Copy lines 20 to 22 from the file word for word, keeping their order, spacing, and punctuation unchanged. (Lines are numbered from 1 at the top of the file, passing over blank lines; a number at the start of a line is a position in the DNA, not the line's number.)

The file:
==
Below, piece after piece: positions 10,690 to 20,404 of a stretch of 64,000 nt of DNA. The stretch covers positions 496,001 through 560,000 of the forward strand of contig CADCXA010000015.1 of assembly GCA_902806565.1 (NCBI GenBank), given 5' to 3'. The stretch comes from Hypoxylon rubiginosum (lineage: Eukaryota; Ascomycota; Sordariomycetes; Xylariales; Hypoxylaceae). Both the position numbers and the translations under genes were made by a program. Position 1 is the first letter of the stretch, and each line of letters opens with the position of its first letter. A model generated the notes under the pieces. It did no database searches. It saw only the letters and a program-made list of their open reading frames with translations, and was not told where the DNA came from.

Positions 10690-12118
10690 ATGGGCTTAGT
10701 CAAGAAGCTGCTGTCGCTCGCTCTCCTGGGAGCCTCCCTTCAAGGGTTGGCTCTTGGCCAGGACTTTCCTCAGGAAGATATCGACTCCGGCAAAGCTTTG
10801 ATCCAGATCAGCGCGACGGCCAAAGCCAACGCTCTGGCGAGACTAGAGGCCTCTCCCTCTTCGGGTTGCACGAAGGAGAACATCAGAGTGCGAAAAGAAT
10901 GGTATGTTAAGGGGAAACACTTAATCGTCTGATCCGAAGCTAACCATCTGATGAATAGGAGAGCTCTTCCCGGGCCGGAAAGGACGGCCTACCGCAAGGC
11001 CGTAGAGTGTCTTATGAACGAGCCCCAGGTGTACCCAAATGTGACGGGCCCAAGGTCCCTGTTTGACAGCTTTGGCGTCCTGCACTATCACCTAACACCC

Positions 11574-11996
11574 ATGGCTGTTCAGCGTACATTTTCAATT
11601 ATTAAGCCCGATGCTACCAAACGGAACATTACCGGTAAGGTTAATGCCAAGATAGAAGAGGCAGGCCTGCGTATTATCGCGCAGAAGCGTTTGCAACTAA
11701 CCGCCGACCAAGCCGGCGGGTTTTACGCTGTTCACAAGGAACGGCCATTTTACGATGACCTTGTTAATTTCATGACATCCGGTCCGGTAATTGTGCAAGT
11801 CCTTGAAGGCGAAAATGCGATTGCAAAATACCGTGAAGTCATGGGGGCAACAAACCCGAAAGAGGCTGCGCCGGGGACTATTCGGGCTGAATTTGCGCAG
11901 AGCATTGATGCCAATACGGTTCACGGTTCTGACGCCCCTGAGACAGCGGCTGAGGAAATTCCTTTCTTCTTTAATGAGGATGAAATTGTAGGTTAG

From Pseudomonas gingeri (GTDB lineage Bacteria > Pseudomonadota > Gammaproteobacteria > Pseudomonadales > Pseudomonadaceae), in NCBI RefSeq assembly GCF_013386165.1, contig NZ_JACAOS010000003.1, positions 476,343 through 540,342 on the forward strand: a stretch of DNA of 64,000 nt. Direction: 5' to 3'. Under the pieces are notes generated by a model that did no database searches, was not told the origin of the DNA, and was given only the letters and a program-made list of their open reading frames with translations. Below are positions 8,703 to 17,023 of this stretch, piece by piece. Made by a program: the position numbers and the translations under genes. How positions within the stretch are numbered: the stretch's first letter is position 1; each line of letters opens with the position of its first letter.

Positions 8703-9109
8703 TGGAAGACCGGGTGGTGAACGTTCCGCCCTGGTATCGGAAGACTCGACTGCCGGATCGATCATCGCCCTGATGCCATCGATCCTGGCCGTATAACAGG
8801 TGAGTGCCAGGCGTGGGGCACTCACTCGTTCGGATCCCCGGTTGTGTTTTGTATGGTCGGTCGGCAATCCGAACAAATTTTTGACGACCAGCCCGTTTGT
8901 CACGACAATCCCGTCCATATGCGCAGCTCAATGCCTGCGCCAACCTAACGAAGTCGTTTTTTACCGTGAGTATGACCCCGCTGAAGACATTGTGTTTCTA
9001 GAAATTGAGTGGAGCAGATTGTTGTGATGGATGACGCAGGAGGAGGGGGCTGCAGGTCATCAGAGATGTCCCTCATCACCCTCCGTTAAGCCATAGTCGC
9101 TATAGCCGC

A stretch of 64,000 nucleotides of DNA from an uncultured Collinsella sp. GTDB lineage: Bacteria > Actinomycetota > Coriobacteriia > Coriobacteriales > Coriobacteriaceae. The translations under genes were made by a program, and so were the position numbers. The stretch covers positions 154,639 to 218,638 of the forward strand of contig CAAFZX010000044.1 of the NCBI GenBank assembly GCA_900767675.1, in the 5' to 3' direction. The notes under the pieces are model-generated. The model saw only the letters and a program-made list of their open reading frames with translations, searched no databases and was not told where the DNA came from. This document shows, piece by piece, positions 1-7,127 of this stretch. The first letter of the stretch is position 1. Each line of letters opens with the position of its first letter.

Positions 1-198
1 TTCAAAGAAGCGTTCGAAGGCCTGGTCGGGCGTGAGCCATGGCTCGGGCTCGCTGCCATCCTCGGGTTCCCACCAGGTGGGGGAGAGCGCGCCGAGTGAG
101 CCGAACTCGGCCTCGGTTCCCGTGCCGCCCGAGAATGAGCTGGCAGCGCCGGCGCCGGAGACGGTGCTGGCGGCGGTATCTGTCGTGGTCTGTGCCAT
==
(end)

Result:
9101 TATAGCCGC

A stretch of 64,000 nucleotides of DNA from an uncultured Collinsella sp. GTDB lineage: Bacteria > Actinomycetota > Coriobacteriia > Coriobacteriales > Coriobacteriaceae. The translations under genes were made by a program, and so were the position numbers. The stretch covers positions 154,639 to 218,638 of the forward strand of contig CAAFZX010000044.1 of the NCBI GenBank assembly GCA_900767675.1, in the 5' to 3' direction. The notes under the pieces are model-generated. The model saw only the letters and a program-made list of their open reading frames with translations, searched no databases and was not told where the DNA came from. This document shows, piece by piece, positions 1-7,127 of this stretch. The first letter of the stretch is position 1. Each line of letters opens with the position of its first letter.

Positions 1-198